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In praise of Soulja Boy

How the madcap curatorial work of rap’s clown prince Soulja Boy reflects our magpie times

Under Piff'd Off, British writer Anthony Walker chats every month about the best in current mixtape culture. 

Soulja Boy made a silly amount of money when he was a teenager with a catchy song and has spent the rest of his career in the shadow of it. Everyone knows 'Crank That (Soulja Boy)', some still know the dance too. It was an impressive achievement for a 16 year old with no major label backing. A simple yet invincible looped track produced on FruityLoops (now FL Studio), Soulja Boy was geared to the internet self’s promotion/paradoy culture and created a viral hit. 

The track went to number 1 in the States and number 2 in the UK – selling over four and a half million copies and becoming the 14th best selling digital song ever.  He managed to eek two Platinum albums worth of teeny bopper snap in two years but his third, 2010's 'DeAndre Way', was a comparative disappointment – selling about 13,000 in its first week whilst his previous two managed 46,000 and 117,000 respectively. He cited a poor promotional campaign from his label but the numbers are clear. He wanted to mature his image and sound, become a credible rapper as well as a radio and chart favourite, but all the star guests and advice from people like 50 Cent – who featured on the album's poor attempt at menace 'Mean Mug' - and Kanye West failed.

Soulja Boy began to release a stream of free mixtapes. His approach is scatter-gun and it's obvious that he's not a naturally very talented musician, but his openness and single-minded approach to recording have made him an unlikely source of some really innovative and exciting rap music. It’s worth remembering he previously worked with the now famous and justifiably celebrated Clams Casino while he was still literally sending out MP3s from his mum’s basement. His best songs in the past couple of years like 'Zan With That Lean', 'Came Out of the Water', 'LV's & Champagne', and 'Life is Good' are basically him sourcing exciting new producers Kwony Cash, Kid Art and Sonic Boy and using their soundscapes as a platform to look around at his vast wealth with a mixture of wonder and absurd humour. Getting rich so quickly and improbably seems to have left him lost, probably bored too, and he's constantly clambering onto the something new.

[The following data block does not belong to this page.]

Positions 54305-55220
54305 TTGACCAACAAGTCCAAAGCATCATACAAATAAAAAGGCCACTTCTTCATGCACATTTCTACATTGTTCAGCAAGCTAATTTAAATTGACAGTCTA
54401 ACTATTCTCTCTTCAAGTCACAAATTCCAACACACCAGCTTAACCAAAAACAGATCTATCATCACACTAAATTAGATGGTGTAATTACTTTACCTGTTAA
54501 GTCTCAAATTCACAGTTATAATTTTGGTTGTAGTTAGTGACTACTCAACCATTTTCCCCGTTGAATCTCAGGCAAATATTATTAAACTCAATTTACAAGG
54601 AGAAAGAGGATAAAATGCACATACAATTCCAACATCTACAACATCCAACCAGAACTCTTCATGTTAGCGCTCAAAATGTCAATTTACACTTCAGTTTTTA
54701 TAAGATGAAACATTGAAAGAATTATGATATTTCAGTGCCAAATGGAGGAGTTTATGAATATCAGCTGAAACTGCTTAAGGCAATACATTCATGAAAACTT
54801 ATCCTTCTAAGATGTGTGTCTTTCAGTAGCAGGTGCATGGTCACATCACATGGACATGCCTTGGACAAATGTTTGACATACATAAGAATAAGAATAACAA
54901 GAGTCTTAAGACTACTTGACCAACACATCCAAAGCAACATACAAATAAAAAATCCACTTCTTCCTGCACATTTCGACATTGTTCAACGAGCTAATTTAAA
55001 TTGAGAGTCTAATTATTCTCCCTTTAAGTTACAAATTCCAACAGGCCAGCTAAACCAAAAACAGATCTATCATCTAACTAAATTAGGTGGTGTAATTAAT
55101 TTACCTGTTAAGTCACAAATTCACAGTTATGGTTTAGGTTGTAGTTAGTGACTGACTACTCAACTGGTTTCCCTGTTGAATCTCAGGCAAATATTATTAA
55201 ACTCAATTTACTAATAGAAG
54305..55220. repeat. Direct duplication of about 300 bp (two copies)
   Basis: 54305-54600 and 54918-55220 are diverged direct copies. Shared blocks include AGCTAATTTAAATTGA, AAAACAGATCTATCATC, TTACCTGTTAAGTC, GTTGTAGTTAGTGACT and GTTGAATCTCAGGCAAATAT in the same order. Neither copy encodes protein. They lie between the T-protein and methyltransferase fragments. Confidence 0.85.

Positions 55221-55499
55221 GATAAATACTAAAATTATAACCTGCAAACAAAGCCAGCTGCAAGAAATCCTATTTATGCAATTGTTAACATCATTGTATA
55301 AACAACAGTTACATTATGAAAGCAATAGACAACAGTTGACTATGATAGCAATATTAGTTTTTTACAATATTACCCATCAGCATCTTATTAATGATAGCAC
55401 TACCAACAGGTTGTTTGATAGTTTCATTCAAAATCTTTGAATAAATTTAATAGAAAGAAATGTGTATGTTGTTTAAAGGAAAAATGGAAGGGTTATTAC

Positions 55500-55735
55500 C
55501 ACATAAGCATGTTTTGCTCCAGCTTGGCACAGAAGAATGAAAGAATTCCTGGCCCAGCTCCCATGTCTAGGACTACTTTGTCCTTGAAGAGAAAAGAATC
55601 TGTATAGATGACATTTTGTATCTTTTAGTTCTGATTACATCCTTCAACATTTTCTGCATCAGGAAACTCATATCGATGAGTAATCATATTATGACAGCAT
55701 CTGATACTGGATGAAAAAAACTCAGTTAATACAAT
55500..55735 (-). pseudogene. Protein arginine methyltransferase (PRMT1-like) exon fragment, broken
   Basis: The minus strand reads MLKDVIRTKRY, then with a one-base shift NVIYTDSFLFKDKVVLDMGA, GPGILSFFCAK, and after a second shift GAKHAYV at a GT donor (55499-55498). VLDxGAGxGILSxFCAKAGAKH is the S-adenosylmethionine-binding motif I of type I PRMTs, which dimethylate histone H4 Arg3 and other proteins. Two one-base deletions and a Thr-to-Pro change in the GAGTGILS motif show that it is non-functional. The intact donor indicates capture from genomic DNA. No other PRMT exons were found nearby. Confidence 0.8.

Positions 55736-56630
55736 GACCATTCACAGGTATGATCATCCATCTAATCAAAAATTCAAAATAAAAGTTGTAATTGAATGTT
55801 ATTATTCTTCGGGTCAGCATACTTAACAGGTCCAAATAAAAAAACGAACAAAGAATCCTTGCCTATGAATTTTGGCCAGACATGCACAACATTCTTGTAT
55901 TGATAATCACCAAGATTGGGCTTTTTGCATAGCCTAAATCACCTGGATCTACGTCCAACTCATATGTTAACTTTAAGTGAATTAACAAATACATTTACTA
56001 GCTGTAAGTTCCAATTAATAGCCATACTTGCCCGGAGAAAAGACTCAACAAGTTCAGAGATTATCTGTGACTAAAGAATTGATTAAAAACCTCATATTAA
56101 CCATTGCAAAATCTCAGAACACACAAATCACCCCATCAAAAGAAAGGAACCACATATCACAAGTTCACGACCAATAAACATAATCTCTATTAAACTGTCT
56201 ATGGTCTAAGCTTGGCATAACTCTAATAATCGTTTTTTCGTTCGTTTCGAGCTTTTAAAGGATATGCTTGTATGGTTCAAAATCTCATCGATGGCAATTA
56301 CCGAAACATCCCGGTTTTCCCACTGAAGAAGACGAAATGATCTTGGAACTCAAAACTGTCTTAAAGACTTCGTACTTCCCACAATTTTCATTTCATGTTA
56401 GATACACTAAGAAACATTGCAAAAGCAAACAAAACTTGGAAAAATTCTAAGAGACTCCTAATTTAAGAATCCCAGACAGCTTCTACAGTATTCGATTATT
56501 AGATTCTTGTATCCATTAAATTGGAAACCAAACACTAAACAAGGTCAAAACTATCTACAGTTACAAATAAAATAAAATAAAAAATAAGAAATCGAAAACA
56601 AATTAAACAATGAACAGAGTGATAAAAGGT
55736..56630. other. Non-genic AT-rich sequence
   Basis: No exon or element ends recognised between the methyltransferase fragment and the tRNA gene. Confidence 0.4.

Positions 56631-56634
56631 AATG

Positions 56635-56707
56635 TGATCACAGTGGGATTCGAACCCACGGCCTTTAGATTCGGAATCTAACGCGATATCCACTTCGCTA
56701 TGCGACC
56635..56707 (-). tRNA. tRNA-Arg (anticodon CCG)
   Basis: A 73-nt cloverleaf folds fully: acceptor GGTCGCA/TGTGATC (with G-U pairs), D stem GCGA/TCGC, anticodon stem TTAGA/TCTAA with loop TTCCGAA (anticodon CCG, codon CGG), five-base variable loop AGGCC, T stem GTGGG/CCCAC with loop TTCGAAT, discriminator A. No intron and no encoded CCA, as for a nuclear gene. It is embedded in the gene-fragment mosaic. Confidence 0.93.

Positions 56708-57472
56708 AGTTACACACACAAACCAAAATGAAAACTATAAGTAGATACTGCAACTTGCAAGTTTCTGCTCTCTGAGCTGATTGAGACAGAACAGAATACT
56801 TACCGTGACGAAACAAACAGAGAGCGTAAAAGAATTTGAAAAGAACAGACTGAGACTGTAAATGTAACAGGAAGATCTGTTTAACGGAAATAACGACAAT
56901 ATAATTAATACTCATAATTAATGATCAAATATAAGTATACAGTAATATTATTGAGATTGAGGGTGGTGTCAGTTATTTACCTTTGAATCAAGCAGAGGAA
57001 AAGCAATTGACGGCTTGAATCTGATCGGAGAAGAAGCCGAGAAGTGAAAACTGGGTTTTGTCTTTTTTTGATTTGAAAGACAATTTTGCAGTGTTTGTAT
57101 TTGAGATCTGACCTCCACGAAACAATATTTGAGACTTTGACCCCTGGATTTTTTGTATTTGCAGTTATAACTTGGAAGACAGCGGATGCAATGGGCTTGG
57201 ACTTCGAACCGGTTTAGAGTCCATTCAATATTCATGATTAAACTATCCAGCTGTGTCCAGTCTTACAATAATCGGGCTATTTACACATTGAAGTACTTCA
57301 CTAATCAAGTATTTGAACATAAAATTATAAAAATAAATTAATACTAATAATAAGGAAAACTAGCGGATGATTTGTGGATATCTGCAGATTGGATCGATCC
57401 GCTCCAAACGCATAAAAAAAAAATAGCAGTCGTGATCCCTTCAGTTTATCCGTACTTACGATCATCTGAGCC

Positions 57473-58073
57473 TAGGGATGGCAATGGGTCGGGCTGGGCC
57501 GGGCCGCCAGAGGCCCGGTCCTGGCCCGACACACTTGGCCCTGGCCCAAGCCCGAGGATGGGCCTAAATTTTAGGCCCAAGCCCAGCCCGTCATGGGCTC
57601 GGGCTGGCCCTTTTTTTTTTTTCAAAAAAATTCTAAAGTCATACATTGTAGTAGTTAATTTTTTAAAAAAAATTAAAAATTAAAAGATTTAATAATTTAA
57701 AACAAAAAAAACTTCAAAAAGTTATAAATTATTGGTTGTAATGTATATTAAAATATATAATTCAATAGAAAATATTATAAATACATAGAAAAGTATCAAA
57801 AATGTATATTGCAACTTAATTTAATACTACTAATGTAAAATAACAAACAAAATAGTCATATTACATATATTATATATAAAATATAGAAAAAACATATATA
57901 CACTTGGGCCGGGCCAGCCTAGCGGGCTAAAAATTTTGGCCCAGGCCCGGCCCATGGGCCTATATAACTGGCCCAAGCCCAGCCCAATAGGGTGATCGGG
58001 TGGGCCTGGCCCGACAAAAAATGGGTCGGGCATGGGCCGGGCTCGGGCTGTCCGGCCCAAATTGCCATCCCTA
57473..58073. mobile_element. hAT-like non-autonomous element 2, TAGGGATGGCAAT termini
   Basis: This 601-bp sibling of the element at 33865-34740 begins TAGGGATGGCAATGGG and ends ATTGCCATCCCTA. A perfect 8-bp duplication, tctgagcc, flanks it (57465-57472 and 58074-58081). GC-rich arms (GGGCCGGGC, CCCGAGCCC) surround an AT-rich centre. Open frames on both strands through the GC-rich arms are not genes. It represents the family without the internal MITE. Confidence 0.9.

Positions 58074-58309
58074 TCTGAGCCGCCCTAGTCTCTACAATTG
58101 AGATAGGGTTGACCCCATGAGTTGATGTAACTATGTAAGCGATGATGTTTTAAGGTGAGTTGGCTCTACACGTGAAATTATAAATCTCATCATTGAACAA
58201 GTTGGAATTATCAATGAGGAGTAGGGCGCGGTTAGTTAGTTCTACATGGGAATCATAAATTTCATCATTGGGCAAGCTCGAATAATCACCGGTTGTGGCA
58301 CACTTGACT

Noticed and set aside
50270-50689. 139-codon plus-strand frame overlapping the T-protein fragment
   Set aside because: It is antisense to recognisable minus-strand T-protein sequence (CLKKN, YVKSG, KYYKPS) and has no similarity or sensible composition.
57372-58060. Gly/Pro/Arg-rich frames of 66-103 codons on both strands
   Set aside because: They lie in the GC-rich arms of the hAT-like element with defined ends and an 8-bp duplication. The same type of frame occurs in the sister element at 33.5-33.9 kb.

Most recently he's been trying to craft a harder edge to his persona. His latest mixtape 'Young & Flexin' , his fifth of the year, sounds as messy and ill-thought out as its cover art: a Google image-sourced perspective no-man's land featuring Soulja Boy, in a pose identical to a famous Nas press photo, surrounded by games consoles, luxury cars, blunts and Louie V luggage. It flits from the trap-lite of 'HUSLT' to widescreen electro like 'This Weed Loud' but its most telling moments are the opening and closing songs. 'Young and Flexin' begins with abrupt ad-libs for vocal warm ups and 'Foreign Cars' sounds like your ears unpopping after a long flight. Soulja Boy has latched to part wonderboy, part kid terror Chief Keef.  You couldn't pick anyone better and Soulja's already fawned over him in the past on his version of '3Hunna' and more recently 'Ugly'.

'Foreign Cars', produced by Young Chop, is full of the crashing energy he's still perfecting as the leading producer in Chicago's drill explosion but Soulja Boy's attempt to copy the way Chief Keef tautens his delivery but slurs his verses and opens his vowel pronunciations sounds almost like a joke.  Keef's style is lost on Soulja Boy because the key factor to its appeal, the grit and menace that've been glossed out of the highest echelons of rap in recent years, are attributes he just doesn't have. 

Crucially, however, there's little cynicism in his bandwagon jumping. He just seems desperate to be considered relevant by association; and whilst he's more convincing talking about video games than he is about gangs his claims are so flat you could discredit them as soon as they're uttered. An impulse to record whilst having not a lot to say defines much of a Soulja Boy mixtape and, at times, he can perfect the trend: babbling in cliché for a few songs then hitting on a expression of just what he's feeling at that moment – no matter how joyously ridiculous it is.  'Young & Flexin' falls to the miss part of the hit/miss ratio but it's a necessary by-product of his recording process and, for all its cartoonish aspects, it is a lot of fun, and another insight into the mind of this unique American artist.